Rev. Tom Mumford
I pray that I may speak in the name of God who is Father, Son and Holy Spirit. Amen.
An old friend of mine who is a priest now in Cambridge tells a good story. Years ago when he was the chaplain to the Bishop of London, he had a week off where he travelled home to see his family in Shropshire.
Now Shropshire, if anyone hasn’t been, is a beautiful county woven together with rolling countryside…and loads of sheep. When my friend was there, out walking in the fields, he told me that he bumped into a local shepherd. He joked with him that his boss back in London had a shepherd’s crook a bit like the one he was holding. He then asked him if he really used it to haul in the naughty stray lambs. “Oh no,” he said, “that’s not what this is good for. I’ll tell you what I do with this crook. I stick it in the ground, so deep, that I can hold on to it, and keep myself so still, that eventually the sheep learn to trust me.” ….My friend has been dying to preach at a bishops’ consecration service ever since!
Because this, it seems, is not just a good model for the pastoral ministry of a bishop or indeed a priest, but exactly the sort of thing not only a good shepherd does, but the Good Shepherd does. The Good Shepherd that is the God in Jesus Christ we hear in our gospel reading today. Because it is in Jesus that we find a stillness, a rootedness, a safeness, through which we learn to trust God, learn that we are loved (maybe perhaps even learn to love ourselves), and from this place, learn to go out and love the world.
It is this process, this rhythm even, that is central to the Christian life, and exactly what we see going on in our reading from Acts. When reading Acts, or anything about the early church and the first Christians, I always try to remind myself that these people weren’t called, and never thought of themselves, as ‘Christians’. This was a name that came much later.Actually, these people were known as followers of ‘the Way’.
It is this Way, then, that Peter and his friends are discovering. What does it mean for them? What does it mean for others? Well, as we hear, it means that their ministry, their actions, inspired by the Way of Jesus
Christ and empowered by God the Holy Spirit, gives the opportunity for new life. For healing and reconciliation in the lives of others. However, to their cost, they realise that this isn’t all that straight forward. They realise, actually, that not everyone can handle that. We know that because as we hear them speak today, they are prisoners. But of course, this wouldn’t have been a surprise for them, and it shouldn’t come as a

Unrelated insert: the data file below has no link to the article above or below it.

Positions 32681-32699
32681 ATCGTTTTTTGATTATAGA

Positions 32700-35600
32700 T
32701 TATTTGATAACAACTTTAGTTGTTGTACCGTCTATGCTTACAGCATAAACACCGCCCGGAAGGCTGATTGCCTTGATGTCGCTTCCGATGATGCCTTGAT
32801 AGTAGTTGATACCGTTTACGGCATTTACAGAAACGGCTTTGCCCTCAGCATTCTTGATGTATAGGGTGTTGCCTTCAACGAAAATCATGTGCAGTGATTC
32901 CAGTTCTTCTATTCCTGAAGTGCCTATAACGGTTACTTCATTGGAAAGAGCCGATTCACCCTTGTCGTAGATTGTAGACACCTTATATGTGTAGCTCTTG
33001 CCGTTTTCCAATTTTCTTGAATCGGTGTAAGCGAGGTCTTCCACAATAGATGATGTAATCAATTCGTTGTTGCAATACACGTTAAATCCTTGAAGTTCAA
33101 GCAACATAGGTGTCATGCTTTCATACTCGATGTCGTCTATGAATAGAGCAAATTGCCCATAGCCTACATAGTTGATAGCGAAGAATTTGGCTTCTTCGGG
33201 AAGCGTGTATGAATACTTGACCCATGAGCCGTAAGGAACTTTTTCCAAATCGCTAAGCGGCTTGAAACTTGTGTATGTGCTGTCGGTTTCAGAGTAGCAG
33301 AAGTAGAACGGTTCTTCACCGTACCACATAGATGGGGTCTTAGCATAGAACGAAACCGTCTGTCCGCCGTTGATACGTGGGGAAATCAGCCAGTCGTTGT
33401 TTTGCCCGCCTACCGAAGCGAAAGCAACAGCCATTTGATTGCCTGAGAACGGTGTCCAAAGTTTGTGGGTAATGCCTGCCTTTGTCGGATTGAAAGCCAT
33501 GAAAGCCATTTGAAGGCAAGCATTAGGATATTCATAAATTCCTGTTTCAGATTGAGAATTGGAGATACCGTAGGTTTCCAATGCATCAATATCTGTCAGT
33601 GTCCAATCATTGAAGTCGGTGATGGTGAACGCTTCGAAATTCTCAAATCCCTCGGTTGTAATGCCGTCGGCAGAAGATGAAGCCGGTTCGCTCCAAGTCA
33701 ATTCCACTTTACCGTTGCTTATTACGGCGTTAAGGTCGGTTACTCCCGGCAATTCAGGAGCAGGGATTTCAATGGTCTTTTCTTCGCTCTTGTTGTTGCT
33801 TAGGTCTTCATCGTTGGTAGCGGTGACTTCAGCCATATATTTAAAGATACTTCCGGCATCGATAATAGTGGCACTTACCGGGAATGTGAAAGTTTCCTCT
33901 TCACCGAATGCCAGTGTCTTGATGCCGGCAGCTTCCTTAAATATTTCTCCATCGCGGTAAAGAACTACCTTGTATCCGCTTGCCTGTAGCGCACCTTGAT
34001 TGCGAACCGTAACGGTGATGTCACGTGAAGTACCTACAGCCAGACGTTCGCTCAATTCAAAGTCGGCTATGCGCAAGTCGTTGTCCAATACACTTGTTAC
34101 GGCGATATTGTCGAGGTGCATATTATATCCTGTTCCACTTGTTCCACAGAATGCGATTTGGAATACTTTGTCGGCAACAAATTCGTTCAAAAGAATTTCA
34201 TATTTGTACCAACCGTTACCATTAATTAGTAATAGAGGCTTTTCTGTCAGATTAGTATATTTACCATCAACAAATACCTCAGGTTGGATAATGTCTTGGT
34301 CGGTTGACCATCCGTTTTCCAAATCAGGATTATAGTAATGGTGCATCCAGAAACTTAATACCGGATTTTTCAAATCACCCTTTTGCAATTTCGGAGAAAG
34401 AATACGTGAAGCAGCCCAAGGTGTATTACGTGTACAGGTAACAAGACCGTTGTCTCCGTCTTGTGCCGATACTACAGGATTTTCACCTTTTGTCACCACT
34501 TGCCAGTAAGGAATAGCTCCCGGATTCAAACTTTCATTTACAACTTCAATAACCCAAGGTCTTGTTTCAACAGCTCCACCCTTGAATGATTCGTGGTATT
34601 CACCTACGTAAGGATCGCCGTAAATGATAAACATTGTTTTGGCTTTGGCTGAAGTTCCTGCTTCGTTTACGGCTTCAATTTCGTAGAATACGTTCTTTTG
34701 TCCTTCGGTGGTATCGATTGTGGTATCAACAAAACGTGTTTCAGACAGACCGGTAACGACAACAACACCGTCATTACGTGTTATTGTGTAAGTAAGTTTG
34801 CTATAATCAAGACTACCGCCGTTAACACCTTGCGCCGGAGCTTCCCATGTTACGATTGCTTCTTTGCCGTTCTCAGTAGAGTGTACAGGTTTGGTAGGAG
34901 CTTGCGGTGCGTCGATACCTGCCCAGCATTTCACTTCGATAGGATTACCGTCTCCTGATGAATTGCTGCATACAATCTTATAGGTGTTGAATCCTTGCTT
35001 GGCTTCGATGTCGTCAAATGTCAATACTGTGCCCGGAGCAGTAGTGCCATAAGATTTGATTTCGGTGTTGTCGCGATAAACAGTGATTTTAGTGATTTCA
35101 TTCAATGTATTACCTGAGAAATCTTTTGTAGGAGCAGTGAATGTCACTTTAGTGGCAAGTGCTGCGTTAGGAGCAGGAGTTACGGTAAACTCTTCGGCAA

surprise to us either. We’ve all seen this before. The same hearers of Jesus in our gospel reading today, are the very same that nail him to the cross not too long later.
But back to this ‘Way’ that’s brought us all here. We hear more of what being followers of this ‘Way’ looks like, the more we listen to the words of Christ. In our gospel this week, and next, we hear some of his famous ‘I am’ sayings: ‘I am the Good Shepherd’ this week, ‘I am the vine’ next. These ‘I am’ sayings, interestingly, mirror the ‘I am’ sayings of God in Exodus. This, then, is Jesus telling his Jewish followers, as God did to their ancestors, that he is: ‘I am who I am’, ‘I am God your God’. This is incredible.
And so what does it mean for Jesus to be the Good Shepherd? Well it means that he is God, who is the Good Shepherd. It means, like the good shepherds throughout scripture (not least in Psalm 23), God is the one who protects, who cares, who gives nourishment. God in Christ is the one who comes after us, who leaves the 99 to find the 1. God in Christ is the one who knows his own, who binds the shepherd to the sheep like the Son is bound to the Father. He knows and loves each of the sheep, each of us, every single one, intimately. There are no strangers in his flock.
But as we hear in Acts, as we know for Jesus, there is something about this news that is too much for some. And what I think we see is that there is quite simply so much of the recklessness of God’s love in Jesus Christ, so much in the followers of the Way, that some people rather hate it. They find themselves embarrassed by their unlovingness, by their hardheartedness. They find themselves afraid, even hateful, and they push back. They push back so far, in fact, so hard, that God in Christ ends up going over the cliff edge on the cross. But, just as those who hate, those who are embarrassed, those who are afraid think they’ve got rid of it, think they’ve done off with the Way, the Way of life and love…well just as they look down into the abyss into which they’ve pushed the love of God, they hear a voice from behind them saying: ‘peace be with you’. And so the story of hope and love and new life continues.
To follow the Way, then, we must not only receive the Good Shepherd, but become good shepherds. We must be people rooted in the divine life, rooted in God through prayer, still enough and sure enough of that love that people learn to trust us. But we must also love, recklessly, and when it comes, confront all evil and hate and fear and embarrassment that is pushed back in return. We must absorb it and transform it. We must show people the Way, and invite them to follow. Because this is what it is all about, this is the Way, this is the truth, and this is the life.